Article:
5. Advance the timeline marker to the next Pac Man Position Key Frame.


6. Tap the V key (selection tool) Select the leading two Mask anchor points and drag them along the path to the point where Pac Man is now located. Select the Add Vortex tool and add anchor points to the layer mask to facilitate the next change in the layer mask shape. Zoom in on the Comp Window to assist you in adding anchor points.


Advance Pac Man to the next Position Key Frame.

8. Repeat steps 5 through 7 for the duration of Pac Man’s journey.


Included in the project files should be an AIF file called munchie clip.aif.

1. Import the munchie clip.aif file into After effects.

2. Drag the file into the Timeline or comp window.

3. The clip only lasts 8 seconds, so if your timeline is longer than 8 seconds you will need to loop the clip.

In the Project Window

Right click on the file

Select Interpret Footage > Main (a dialog box will open)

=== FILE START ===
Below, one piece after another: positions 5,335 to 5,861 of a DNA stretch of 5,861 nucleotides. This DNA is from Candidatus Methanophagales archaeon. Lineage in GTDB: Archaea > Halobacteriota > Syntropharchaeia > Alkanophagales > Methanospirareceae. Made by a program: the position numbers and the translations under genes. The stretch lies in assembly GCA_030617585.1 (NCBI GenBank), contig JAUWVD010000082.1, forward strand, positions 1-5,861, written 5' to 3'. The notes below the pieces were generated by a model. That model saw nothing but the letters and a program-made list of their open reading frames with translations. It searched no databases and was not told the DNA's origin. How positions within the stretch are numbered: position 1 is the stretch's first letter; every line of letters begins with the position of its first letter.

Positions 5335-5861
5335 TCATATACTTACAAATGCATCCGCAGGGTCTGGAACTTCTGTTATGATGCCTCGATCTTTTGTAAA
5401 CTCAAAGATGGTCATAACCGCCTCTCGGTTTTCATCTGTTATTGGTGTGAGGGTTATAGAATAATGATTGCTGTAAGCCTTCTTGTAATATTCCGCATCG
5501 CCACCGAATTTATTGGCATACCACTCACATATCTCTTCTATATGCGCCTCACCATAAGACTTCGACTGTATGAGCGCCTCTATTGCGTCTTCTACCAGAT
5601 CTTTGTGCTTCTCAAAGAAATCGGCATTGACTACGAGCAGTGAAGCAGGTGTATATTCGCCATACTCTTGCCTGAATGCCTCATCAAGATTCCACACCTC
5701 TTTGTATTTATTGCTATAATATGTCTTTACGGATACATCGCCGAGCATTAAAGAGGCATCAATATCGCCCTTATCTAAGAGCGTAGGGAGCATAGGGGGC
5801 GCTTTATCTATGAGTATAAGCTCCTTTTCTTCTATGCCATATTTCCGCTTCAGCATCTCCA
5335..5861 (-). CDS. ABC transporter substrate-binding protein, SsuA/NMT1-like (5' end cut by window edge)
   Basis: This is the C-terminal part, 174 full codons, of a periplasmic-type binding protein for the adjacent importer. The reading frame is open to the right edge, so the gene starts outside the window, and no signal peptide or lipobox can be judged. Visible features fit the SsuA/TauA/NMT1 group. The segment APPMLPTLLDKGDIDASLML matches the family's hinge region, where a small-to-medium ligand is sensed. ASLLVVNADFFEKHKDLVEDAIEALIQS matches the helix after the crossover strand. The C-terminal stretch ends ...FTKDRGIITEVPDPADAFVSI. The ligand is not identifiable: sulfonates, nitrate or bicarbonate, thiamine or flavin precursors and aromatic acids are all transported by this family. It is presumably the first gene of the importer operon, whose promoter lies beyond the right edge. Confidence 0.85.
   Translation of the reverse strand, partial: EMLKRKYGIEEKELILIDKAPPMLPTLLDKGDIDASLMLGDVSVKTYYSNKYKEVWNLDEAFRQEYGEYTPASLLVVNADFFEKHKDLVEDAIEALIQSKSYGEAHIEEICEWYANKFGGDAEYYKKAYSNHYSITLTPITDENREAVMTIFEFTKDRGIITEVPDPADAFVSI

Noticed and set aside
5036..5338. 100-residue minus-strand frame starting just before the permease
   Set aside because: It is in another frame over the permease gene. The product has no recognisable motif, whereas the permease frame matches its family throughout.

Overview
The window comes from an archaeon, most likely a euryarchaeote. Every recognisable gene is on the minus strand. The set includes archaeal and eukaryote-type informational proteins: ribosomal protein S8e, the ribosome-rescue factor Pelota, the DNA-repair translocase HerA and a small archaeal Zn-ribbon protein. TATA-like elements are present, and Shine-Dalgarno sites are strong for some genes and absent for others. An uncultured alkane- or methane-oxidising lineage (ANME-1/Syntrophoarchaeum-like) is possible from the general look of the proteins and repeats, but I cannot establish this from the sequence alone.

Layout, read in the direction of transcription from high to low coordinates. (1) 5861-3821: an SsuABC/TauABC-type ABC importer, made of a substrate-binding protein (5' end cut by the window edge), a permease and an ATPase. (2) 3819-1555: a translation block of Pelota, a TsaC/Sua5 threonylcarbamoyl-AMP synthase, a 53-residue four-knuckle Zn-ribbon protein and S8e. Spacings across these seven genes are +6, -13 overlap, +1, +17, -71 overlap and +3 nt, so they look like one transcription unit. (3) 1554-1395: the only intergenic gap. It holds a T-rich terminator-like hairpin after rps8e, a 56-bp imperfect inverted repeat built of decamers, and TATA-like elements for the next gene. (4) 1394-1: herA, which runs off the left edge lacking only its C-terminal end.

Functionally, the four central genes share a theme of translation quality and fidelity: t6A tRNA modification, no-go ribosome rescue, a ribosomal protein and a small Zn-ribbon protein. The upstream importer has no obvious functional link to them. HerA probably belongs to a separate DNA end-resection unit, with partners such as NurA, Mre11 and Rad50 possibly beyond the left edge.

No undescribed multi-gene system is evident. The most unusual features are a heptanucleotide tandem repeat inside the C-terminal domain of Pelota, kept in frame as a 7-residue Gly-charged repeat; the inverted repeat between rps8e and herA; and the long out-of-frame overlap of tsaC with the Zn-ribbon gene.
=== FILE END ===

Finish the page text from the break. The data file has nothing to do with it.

At the bottom of the dialog box type in a value that will allow you to extend the clip the length of your timeline. In my example I need 20 seconds, so I’m going loop my audio clip 3 times, which will give me 24 seconds of audio.

4.In the Timeline Window extend the clip in the timeline by dragging it to the end of the timeline.

5. Preview the Comp by pressing the 0 key on the numeric keyboard.

CONGRATULATIONS – You’ve completed Part 1

As you discovered, this isn’t an easy project. It takes time, attention and a creative mind to complete this project in a professional manner.

Look for the second part of this tutorial, where we add some enhancements, including a Game Start Slate, Ghosts and more audio.

Hope you enjoyed working through this project. :-)